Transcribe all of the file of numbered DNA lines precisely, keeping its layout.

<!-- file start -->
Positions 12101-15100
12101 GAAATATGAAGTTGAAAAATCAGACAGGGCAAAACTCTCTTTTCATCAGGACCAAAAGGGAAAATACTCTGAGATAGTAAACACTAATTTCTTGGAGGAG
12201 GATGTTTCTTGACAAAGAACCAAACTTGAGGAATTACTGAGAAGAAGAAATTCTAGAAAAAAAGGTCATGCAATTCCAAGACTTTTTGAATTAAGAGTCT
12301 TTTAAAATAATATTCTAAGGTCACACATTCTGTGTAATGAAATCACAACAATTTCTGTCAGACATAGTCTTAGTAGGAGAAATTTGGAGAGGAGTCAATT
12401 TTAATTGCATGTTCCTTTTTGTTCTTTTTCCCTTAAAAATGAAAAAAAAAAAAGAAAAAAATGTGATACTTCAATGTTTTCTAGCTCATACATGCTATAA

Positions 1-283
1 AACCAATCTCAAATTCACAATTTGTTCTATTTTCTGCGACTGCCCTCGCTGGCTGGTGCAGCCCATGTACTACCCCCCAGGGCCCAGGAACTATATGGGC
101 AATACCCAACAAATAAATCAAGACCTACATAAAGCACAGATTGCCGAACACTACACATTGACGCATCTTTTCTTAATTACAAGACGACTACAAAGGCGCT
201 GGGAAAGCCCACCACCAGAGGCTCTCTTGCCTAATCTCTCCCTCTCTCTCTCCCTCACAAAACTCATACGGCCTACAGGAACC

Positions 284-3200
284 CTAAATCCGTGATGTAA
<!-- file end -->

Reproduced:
Positions 12101-15100
12101 GAAATATGAAGTTGAAAAATCAGACAGGGCAAAACTCTCTTTTCATCAGGACCAAAAGGGAAAATACTCTGAGATAGTAAACACTAATTTCTTGGAGGAG
12201 GATGTTTCTTGACAAAGAACCAAACTTGAGGAATTACTGAGAAGAAGAAATTCTAGAAAAAAAGGTCATGCAATTCCAAGACTTTTTGAATTAAGAGTCT
12301 TTTAAAATAATATTCTAAGGTCACACATTCTGTGTAATGAAATCACAACAATTTCTGTCAGACATAGTCTTAGTAGGAGAAATTTGGAGAGGAGTCAATT
12401 TTAATTGCATGTTCCTTTTTGTTCTTTTTCCCTTAAAAATGAAAAAAAAAAAAGAAAAAAATGTGATACTTCAATGTTTTCTAGCTCATACATGCTATAA

Positions 1-283
1 AACCAATCTCAAATTCACAATTTGTTCTATTTTCTGCGACTGCCCTCGCTGGCTGGTGCAGCCCATGTACTACCCCCCAGGGCCCAGGAACTATATGGGC
101 AATACCCAACAAATAAATCAAGACCTACATAAAGCACAGATTGCCGAACACTACACATTGACGCATCTTTTCTTAATTACAAGACGACTACAAAGGCGCT
201 GGGAAAGCCCACCACCAGAGGCTCTCTTGCCTAATCTCTCCCTCTCTCTCTCCCTCACAAAACTCATACGGCCTACAGGAACC

Positions 284-3200
284 CTAAATCCGTGATGTAA